I used to think my life was interesting before I sat down and talked with Alexis Carra ’03, who just spent eight weeks last semester touring in Japan as a star in her favorite production of all time, “Fosse.” I spent a day last semester shopping “Asian American History.” Carra wins.

Carra attributes this opportunity to luck, but through her quiet eloquence, she explains how she left Yale at the drop of a hat. People who have seen her dance will immediately note her animated expressions and the enthusiasm that she brings to her performances. It’s like there’s no one else on the stage.

Her professional debut, “Fosse” pays tribute to American choreographer Bob Fosse, the only individual ever to garner a Tony, an Emmy, and an Academy Award in the same year. It is a high-energy dance musical made up of nothing but material from acclaimed Fosse shows of the past half-century, and it includes such memorable numbers as “Big Spender” from “Sweet Charity,” “Bye Bye Blackbird” from “Liza with a Z,” and “Whatever Lola Wants” from “Damn Yankees.”

“It’s a musical review that has no story line,” Carra pointed out. “It’s a show that consists of three acts with transitions of singing and dancing.”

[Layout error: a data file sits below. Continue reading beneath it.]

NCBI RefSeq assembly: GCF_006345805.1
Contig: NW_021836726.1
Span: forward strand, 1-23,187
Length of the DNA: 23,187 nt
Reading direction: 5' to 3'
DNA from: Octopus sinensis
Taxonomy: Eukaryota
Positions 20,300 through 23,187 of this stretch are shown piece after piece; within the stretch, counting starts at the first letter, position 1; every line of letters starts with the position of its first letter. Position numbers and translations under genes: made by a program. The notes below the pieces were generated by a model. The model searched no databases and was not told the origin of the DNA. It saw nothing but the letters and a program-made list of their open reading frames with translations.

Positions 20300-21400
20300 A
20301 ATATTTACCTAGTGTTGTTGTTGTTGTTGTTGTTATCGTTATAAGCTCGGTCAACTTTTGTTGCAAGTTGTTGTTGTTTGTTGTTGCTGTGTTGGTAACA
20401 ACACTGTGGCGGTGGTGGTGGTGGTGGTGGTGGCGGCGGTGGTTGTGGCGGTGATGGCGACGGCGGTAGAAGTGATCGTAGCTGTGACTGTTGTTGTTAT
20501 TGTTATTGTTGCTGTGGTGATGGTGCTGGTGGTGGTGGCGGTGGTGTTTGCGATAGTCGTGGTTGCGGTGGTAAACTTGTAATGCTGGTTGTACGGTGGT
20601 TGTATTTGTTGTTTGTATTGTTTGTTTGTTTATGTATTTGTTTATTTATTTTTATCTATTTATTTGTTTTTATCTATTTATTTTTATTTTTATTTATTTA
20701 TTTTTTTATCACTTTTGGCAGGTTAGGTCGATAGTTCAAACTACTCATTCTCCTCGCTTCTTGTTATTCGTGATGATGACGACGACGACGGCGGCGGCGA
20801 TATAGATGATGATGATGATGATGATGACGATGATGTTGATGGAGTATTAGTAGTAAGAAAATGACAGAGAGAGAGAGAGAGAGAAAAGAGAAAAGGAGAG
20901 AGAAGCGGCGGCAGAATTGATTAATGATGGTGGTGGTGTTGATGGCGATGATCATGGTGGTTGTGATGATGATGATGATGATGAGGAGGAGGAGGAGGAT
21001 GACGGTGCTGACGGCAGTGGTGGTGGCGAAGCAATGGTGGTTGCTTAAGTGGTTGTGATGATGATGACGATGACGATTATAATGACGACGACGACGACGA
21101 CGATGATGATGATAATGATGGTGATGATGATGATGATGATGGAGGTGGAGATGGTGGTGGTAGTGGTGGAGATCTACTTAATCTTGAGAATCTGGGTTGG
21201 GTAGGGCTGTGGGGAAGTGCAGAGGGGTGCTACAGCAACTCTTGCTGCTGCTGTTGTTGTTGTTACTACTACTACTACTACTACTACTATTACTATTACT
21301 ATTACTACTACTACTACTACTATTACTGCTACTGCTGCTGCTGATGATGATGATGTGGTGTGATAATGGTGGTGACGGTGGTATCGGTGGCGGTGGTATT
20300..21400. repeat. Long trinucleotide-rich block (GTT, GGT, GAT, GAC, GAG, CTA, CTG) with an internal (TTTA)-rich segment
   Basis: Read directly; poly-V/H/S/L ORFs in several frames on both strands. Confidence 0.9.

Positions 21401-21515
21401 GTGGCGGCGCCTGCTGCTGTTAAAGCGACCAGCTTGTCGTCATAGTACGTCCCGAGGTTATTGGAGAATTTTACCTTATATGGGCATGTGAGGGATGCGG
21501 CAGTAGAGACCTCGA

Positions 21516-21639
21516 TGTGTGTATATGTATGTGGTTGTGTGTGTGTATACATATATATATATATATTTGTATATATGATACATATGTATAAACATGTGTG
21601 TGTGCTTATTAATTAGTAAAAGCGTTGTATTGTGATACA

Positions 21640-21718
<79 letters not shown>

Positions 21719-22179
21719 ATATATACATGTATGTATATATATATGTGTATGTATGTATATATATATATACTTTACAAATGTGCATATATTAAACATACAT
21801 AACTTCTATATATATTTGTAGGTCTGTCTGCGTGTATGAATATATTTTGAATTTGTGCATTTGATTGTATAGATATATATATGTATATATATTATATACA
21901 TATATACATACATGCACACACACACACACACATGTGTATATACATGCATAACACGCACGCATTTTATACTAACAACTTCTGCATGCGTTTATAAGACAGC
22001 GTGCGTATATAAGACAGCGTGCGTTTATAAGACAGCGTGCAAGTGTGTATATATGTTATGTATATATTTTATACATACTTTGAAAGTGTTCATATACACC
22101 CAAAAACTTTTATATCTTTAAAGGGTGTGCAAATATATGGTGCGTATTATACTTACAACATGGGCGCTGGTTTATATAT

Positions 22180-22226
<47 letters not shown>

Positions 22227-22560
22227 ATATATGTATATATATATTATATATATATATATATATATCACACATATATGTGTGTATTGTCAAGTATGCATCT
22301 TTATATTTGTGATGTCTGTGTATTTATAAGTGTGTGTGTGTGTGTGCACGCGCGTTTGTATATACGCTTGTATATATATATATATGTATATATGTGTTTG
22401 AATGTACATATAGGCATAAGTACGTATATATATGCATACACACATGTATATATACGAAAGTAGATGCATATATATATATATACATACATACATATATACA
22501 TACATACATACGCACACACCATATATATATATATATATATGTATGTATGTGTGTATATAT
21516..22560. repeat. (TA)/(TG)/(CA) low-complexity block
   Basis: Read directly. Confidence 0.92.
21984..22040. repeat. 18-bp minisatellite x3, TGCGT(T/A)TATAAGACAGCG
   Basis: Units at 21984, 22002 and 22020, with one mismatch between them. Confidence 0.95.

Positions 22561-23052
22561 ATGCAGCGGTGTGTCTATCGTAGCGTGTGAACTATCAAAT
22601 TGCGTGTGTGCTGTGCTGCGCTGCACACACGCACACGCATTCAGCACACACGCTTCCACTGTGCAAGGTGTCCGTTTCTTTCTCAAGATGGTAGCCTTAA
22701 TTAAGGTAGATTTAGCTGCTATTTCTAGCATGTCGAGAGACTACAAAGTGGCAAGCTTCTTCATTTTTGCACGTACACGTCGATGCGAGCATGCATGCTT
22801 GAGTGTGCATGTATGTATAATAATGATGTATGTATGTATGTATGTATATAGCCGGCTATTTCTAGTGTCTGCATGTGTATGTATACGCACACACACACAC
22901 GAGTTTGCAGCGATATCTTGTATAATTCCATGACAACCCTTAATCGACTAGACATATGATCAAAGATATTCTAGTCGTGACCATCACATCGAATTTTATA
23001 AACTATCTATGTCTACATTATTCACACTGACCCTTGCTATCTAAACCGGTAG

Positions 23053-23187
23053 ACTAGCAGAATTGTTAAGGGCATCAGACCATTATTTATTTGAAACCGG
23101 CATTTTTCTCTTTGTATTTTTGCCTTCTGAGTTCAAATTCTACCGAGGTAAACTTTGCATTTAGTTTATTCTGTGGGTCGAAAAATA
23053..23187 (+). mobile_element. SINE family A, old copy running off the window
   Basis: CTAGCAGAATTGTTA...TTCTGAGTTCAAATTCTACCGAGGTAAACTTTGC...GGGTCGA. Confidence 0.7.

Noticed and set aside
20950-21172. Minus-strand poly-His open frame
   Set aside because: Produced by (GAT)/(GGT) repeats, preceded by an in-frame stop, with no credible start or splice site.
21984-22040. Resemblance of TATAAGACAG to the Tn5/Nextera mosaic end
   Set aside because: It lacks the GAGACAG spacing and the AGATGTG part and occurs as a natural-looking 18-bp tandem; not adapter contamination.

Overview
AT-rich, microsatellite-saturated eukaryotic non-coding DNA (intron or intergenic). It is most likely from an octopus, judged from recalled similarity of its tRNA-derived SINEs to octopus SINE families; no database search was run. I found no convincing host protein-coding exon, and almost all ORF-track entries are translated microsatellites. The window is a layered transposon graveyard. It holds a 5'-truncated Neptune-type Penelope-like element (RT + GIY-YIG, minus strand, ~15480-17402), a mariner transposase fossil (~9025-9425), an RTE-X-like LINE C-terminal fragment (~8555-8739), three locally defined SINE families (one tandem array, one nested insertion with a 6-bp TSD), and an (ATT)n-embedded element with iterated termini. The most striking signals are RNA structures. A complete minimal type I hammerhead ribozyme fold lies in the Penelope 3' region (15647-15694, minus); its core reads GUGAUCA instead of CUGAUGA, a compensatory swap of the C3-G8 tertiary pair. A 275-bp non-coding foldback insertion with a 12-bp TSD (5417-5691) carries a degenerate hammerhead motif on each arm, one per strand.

Although no one would dispute that Carra has the talent and the look for a Broadway musical, it was a little of being in the right place at the right time that brought her to the big stage.

For the past two summers, Carra has been accepted to and participated in “Broadway Theater Project,” a three-week training program connecting students with seasoned theater professionals conducted in her hometown of Tampa, Fla. The event focuses on singing, acting and dancing, but Carra said that it “pushes you in the art that your focus is.” Faculty from New York and the surrounding area came down for the three-week period and offered classes, panels, and question and answer sessions. For Carra, however, the most important faculty member turned out to be the artistic director and founder of Broadway Theater Project, Ann Reinking.